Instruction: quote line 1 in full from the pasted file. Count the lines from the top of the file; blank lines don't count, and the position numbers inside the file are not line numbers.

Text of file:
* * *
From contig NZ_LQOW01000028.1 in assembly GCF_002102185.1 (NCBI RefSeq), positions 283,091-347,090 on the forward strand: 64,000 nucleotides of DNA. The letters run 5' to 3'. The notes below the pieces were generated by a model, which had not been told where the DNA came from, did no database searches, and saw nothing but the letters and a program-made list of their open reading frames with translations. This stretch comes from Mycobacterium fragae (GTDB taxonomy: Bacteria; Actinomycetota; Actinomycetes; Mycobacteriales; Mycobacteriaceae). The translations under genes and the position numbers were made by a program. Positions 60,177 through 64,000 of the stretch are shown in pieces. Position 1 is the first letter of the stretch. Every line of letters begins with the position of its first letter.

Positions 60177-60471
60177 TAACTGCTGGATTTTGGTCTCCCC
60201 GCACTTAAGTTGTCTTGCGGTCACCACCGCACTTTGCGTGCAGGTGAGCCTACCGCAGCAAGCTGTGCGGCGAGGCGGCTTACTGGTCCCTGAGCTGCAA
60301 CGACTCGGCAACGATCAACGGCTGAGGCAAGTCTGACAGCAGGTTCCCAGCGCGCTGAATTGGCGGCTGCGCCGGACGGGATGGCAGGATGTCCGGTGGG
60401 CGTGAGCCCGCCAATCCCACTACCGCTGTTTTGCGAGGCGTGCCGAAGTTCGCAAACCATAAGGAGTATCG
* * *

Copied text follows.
From contig NZ_LQOW01000028.1 in assembly GCF_002102185.1 (NCBI RefSeq), positions 283,091-347,090 on the forward strand: 64,000 nucleotides of DNA. The letters run 5' to 3'. The notes below the pieces were generated by a model, which had not been told where the DNA came from, did no database searches, and saw nothing but the letters and a program-made list of their open reading frames with translations. This stretch comes from Mycobacterium fragae (GTDB taxonomy: Bacteria; Actinomycetota; Actinomycetes; Mycobacteriales; Mycobacteriaceae). The translations under genes and the position numbers were made by a program. Positions 60,177 through 64,000 of the stretch are shown in pieces. Position 1 is the first letter of the stretch. Every line of letters begins with the position of its first letter.